An oral drug used to treat a disease not related to the human immunodeficiency virus (HIV) eradicated the HIV infectious cells produced in laboratory cultures without affecting the non-infected cells and suppressed the virus in the patients during the treatment and during At least eight weeks after the drug was stopped, according to the results of a pilot clinical trial conducted by researchers at the Rutgers and Dartmouth universities in the United States. “For the first time, it is shown that it is possible with a drug systemically selectively kill the HIV-infected cells that cause AIDS, “says Dr. Hartmut Hanauske-Abel, a researcher at the Rutgers School of Medicine in New Jersey, one of the authors of the study.

DNA-directed treatment in HIV-infected cells has been difficult because the persistent and incurable human immunodeficiency virus is able to insert its own DNA into the DNA of any infected cell by disabling that cell’s ability to die to save other cells from a viral invasion.

The researchers found that the oral drug deferiprone, like the topical anti-fungal drug ciclopirox that they previously studied, reactivates the “altruistic suicide response” of an HIV-infected cell, killing the HIV DNA it carries.

Twenty-six volunteers, both HIV infected and healthy, participated in the pilot clinical trial conducted by the Toronto-based company ApoPharma Inc., which markets deferiprone. Some participants received placebos, others took the drug in two different doses. In the raw data analysis, the researchers saw that of the seven participants with HIV whose serum had a necessary concentration threshold for the drug while they were using it during the protocol. seven days, six showed positive HIV responses during treatment. Participants who completed the entire protocol maintained their responses after the pharmacological treatment was stopped for up to eight weeks.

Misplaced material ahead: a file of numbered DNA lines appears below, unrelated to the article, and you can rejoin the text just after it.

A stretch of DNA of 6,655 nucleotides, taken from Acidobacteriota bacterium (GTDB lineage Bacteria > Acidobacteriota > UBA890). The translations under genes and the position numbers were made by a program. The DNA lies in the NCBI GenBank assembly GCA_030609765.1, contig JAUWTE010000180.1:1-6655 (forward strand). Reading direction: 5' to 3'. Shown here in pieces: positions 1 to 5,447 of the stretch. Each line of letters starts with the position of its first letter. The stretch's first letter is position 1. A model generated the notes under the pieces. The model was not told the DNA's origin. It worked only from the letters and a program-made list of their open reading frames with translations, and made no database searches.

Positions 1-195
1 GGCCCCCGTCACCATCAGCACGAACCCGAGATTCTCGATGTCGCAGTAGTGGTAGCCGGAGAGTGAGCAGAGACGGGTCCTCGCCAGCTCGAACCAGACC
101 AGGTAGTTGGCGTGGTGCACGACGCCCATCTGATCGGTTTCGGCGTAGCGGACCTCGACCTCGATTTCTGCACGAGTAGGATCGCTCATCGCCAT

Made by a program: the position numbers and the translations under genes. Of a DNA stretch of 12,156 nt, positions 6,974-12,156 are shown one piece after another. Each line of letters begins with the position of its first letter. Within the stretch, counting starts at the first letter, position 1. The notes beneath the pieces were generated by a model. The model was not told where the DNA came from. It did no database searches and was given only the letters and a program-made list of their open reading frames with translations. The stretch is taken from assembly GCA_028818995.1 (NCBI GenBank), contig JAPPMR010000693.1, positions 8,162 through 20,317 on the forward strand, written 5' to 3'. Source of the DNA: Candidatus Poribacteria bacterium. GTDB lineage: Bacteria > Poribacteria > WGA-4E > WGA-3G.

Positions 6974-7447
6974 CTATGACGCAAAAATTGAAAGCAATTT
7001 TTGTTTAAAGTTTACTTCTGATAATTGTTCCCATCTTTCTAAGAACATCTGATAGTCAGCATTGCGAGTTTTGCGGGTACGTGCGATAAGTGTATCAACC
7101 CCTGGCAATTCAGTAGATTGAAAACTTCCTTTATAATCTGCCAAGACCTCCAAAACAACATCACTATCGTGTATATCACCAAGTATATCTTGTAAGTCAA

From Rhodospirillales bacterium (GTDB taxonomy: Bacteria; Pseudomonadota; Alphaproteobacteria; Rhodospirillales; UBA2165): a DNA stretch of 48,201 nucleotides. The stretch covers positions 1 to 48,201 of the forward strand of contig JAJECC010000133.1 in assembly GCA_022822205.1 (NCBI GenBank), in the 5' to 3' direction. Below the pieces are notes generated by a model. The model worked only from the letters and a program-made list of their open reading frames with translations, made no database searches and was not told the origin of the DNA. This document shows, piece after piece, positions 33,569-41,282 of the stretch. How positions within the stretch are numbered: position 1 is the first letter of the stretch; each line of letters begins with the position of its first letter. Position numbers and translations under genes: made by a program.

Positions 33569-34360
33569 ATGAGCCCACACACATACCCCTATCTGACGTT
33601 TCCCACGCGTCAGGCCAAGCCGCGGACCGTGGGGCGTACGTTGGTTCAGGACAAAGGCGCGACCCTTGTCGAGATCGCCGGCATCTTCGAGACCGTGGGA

The authors cautioned that the results do not prove that deferiprone in its current form is a safe and effective treatment for HIV, but believe that its findings provide ample evidence to request funding for larger clinical trials. The main function of this proof-of-concept trial was to learn that it is possible to have a drug that knocks down HIV and prevents its rebound. “The discovery raises the hope that HIV may not be able to develop resistance to this new class of drugs,” says study co-author Paul Palumbo of the Gertel School of Medicine in Dartmouth. “It gives credibility to the idea that just like cancer cells, HIV-infected cells can be attacked and eliminated by a drug.”

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